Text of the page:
Amazon is just one example of cryptocurrency’s global influence. Another sign crypto is not going away? This summer, PayPal posted more than 100 crypto-related jobs, which coincided with the platform’s announcement to expand its cryptocurrency services.
This news is especially good for flexible workers (aka freelance or contract workers) that specialize in information technology, as these jobs can be done anywhere in the world and come with decent salaries. Blockchain – a decentralized ledger that facilitates transactions – skills are also in demand. Because the subject material is complicated and there is no degree in blockchain, the industry topped LinkedIn’s 10 most in-demand hard-skilled jobs last year.
Yet, companies are having trouble finding the right talent.
The truth is, understanding cryptocurrency and blockchain technology is complicated and there are few individuals who are experts in the field. However, these types of jobs go hand-in-hand with the future of work. Crypto positions can be done flexibly, are often contracted, and require specialized expertise.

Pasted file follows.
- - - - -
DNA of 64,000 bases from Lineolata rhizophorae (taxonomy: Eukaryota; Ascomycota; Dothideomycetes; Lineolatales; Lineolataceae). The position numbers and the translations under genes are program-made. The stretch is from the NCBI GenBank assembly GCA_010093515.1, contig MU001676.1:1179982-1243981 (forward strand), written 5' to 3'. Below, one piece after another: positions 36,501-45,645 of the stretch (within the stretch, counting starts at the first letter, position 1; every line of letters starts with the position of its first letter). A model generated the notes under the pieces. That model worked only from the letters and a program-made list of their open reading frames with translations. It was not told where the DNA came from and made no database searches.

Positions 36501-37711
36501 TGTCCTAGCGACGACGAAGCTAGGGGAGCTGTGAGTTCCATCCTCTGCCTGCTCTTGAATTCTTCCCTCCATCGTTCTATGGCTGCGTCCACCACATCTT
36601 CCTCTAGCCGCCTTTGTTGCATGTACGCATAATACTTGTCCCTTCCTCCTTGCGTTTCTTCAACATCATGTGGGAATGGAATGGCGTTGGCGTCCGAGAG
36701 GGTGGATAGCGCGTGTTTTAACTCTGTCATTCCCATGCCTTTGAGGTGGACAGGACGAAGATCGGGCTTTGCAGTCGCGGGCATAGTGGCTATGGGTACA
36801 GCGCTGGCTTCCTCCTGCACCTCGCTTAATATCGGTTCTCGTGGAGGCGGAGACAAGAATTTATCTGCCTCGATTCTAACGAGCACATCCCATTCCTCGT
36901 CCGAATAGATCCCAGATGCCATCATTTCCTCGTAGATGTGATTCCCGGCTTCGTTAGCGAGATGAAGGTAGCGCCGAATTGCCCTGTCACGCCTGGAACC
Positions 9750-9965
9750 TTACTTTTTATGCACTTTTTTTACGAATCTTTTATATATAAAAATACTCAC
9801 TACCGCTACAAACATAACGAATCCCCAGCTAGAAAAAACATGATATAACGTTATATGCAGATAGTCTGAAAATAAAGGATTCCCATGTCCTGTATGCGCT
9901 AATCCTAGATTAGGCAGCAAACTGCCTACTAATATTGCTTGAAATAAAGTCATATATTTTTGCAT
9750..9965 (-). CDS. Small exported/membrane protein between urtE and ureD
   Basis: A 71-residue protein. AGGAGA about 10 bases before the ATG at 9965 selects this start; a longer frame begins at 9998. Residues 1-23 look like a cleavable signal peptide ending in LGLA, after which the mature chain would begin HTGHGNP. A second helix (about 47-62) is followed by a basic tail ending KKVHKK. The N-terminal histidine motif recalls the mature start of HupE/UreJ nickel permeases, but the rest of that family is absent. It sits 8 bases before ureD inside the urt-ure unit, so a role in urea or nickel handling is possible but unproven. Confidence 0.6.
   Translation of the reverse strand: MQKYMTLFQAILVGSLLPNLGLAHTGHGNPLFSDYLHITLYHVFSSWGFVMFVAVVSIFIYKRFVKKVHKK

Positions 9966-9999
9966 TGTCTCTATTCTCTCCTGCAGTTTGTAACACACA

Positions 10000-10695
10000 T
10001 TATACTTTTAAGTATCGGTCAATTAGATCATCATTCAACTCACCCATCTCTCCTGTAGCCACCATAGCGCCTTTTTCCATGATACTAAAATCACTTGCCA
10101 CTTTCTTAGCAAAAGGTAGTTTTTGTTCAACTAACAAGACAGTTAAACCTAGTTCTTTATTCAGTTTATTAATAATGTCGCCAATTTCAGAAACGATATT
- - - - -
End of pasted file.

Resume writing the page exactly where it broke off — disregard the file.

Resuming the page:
Getting into cryptocurrency may seem intimidating, but a simple internet search will bring up thousands of resources for all skill levels. Social media accounts like Crypto Upskill are even emerging to provide layman’s knowledge to new investors, budding professionals, or anyone simply interested in learning more about the world of cryptocurrency. In fact, 41 percent of Gen Z members turn to social media influencers and accounts like Crypto Upskill to learn how to better invest their money.
For workers with a strong IT base, a career in the crypto field is completely feasible. The field lends itself to upskilling, and blockchain technology is just another way for IT professionals to grow their careers. And with cryptocurrency jobs leading the remote revolution, they’re doing it all in the comfort of their own homes.
Lindsay Patton is a self-employed writer and social media strategist. A leader for most of her career, Lindsay has managed more than 250 direct employees and loves mentoring young talent to help grow their skills. She spent seven years as a reporter and editor and is still an active writer and journalist. In 2016, Lindsay started taking social media seriously and the skill quickly became one of her specialties. Within the past two years, Lindsay has been invited to speak on social media and leadership in the workplace by Ernst & Young, Social Media Day PHL, The W.E.L.L. Summit, and more. She has found happiness in the self-employed life because it allows her the flexibility to spend quality time with her husband and their two goofball dogs.